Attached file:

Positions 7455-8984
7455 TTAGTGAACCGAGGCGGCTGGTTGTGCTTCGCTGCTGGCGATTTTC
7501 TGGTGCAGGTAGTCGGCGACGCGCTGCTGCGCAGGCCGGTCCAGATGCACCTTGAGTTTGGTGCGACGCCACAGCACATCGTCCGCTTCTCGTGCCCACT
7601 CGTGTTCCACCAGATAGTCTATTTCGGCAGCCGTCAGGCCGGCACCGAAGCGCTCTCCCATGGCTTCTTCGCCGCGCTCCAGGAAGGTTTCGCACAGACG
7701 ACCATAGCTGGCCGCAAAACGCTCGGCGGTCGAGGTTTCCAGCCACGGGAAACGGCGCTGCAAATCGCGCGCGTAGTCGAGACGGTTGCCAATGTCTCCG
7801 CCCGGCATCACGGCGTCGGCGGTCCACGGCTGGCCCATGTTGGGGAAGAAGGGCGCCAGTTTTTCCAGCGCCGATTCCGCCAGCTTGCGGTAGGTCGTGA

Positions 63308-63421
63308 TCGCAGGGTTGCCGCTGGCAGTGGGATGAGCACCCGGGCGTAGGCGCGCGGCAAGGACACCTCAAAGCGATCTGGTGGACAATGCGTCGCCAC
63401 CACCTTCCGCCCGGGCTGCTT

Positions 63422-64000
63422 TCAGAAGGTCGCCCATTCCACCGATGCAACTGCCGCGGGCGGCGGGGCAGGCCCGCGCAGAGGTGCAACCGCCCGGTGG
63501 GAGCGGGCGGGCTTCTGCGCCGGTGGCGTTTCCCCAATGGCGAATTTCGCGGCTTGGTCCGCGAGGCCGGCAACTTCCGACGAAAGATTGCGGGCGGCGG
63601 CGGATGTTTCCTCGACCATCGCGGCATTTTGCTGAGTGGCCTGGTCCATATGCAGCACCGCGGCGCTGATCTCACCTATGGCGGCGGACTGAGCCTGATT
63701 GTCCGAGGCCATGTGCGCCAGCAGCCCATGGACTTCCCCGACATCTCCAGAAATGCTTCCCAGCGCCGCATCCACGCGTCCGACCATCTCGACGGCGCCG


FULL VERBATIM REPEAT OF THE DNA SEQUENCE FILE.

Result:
Positions 7455-8984
7455 TTAGTGAACCGAGGCGGCTGGTTGTGCTTCGCTGCTGGCGATTTTC
7501 TGGTGCAGGTAGTCGGCGACGCGCTGCTGCGCAGGCCGGTCCAGATGCACCTTGAGTTTGGTGCGACGCCACAGCACATCGTCCGCTTCTCGTGCCCACT
7601 CGTGTTCCACCAGATAGTCTATTTCGGCAGCCGTCAGGCCGGCACCGAAGCGCTCTCCCATGGCTTCTTCGCCGCGCTCCAGGAAGGTTTCGCACAGACG
7701 ACCATAGCTGGCCGCAAAACGCTCGGCGGTCGAGGTTTCCAGCCACGGGAAACGGCGCTGCAAATCGCGCGCGTAGTCGAGACGGTTGCCAATGTCTCCG
7801 CCCGGCATCACGGCGTCGGCGGTCCACGGCTGGCCCATGTTGGGGAAGAAGGGCGCCAGTTTTTCCAGCGCCGATTCCGCCAGCTTGCGGTAGGTCGTGA

Positions 63308-63421
63308 TCGCAGGGTTGCCGCTGGCAGTGGGATGAGCACCCGGGCGTAGGCGCGCGGCAAGGACACCTCAAAGCGATCTGGTGGACAATGCGTCGCCAC
63401 CACCTTCCGCCCGGGCTGCTT

Positions 63422-64000
63422 TCAGAAGGTCGCCCATTCCACCGATGCAACTGCCGCGGGCGGCGGGGCAGGCCCGCGCAGAGGTGCAACCGCCCGGTGG
63501 GAGCGGGCGGGCTTCTGCGCCGGTGGCGTTTCCCCAATGGCGAATTTCGCGGCTTGGTCCGCGAGGCCGGCAACTTCCGACGAAAGATTGCGGGCGGCGG
63601 CGGATGTTTCCTCGACCATCGCGGCATTTTGCTGAGTGGCCTGGTCCATATGCAGCACCGCGGCGCTGATCTCACCTATGGCGGCGGACTGAGCCTGATT
63701 GTCCGAGGCCATGTGCGCCAGCAGCCCATGGACTTCCCCGACATCTCCAGAAATGCTTCCCAGCGCCGCATCCACGCGTCCGACCATCTCGACGGCGCCG